Now quite what happened during this test is still a mystery to me and everyone involved. I can only put it down to issues with the GPS lock and the Blade going into its built in fail safe mode. but whatever battery we put in, however long we left it to get lock, it kept giving us Compass and GPS error messages and or initiating a self landing sequence itself. We checked the LiPos we were using, all showed each cell was good and at full charge. We re-bound the radio and put fresh cells in that. To no avail. Jason did manage to film a few sequences in manual mode, but you could tell that for someone with quite a low amount of hours at the sticks Piloting one of these craft, he was finding it a real handful at times. The other thing that was slightly annoying about the 350 QX was the fact that the included camera will shoot in super smooth 1080p. But when using its built in (and very cool) Smartphone viewing app and 5.8GHz downlink capabilities, it defaults back to 720 giving an image that whist stable, wasn't exactly broadcast quality. 

    Jason's No 'Phantom Menace'

    Lastly for test 2 the DJI Phantom Vision+ was launched and again you could see a level of confidence build in Jason almost by the second. The basic shots all the platforms got put through were Filmed first. A long pull back as the riders rode underneath the quad, a panning shot as they passed and jumped by the Phantom, and then a shot where the quad was flown sideways with the camera filming a long shot of the bikes riding down the longest straightest part of the track. The height hold functionality was very evident as the phantom looked by far the most stable of the three platforms when performing this type of shot. But that wasn't it, Jason by now really had the feel for the DJI I and was making long high speed passes of the track, even following them For complete circuits of the very twisty fast track. The extra danger of the poles used for each set of floodlights dotted around the parameter of the track, there were more things to think about than simply piloting and filming the moving subjects. Eventually we managed to get Jason to initiate the return to home Function, and then pry the transmitter back from his hands. The grin said it all...when Jason likes something it's pretty obvious. Looking at the footage we had shot on a laptop, was was also evident was that the quality of footage the Phantom produced was very impressive too. The reason DJI have become such industry leaders in this field is because of just this fact. When you need a good result from an arial filming platform the Phantom delivers.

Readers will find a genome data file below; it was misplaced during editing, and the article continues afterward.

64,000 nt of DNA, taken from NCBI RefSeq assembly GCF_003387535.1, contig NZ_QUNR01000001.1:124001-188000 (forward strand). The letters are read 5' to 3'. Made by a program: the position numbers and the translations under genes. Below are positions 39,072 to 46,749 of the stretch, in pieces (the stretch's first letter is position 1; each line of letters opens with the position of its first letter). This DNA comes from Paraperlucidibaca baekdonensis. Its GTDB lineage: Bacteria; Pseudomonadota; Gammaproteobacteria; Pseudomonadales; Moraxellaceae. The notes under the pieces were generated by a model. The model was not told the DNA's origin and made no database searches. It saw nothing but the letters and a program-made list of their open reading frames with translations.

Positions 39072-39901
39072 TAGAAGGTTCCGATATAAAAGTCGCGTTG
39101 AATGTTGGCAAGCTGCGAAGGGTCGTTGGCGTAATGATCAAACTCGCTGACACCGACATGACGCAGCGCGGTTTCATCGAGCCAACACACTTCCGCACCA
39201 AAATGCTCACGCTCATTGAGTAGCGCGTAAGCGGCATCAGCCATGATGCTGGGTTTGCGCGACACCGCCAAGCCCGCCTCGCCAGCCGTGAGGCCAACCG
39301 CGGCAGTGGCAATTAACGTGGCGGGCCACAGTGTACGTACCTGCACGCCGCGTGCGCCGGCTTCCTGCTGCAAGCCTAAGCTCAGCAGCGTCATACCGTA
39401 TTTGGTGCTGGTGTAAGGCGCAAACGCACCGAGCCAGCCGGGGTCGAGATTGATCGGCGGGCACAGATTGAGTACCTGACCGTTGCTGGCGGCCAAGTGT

To read the full review grab yourself a copy of FCA issue 1 Here

    To watch the full Gadget Show segmenet click Here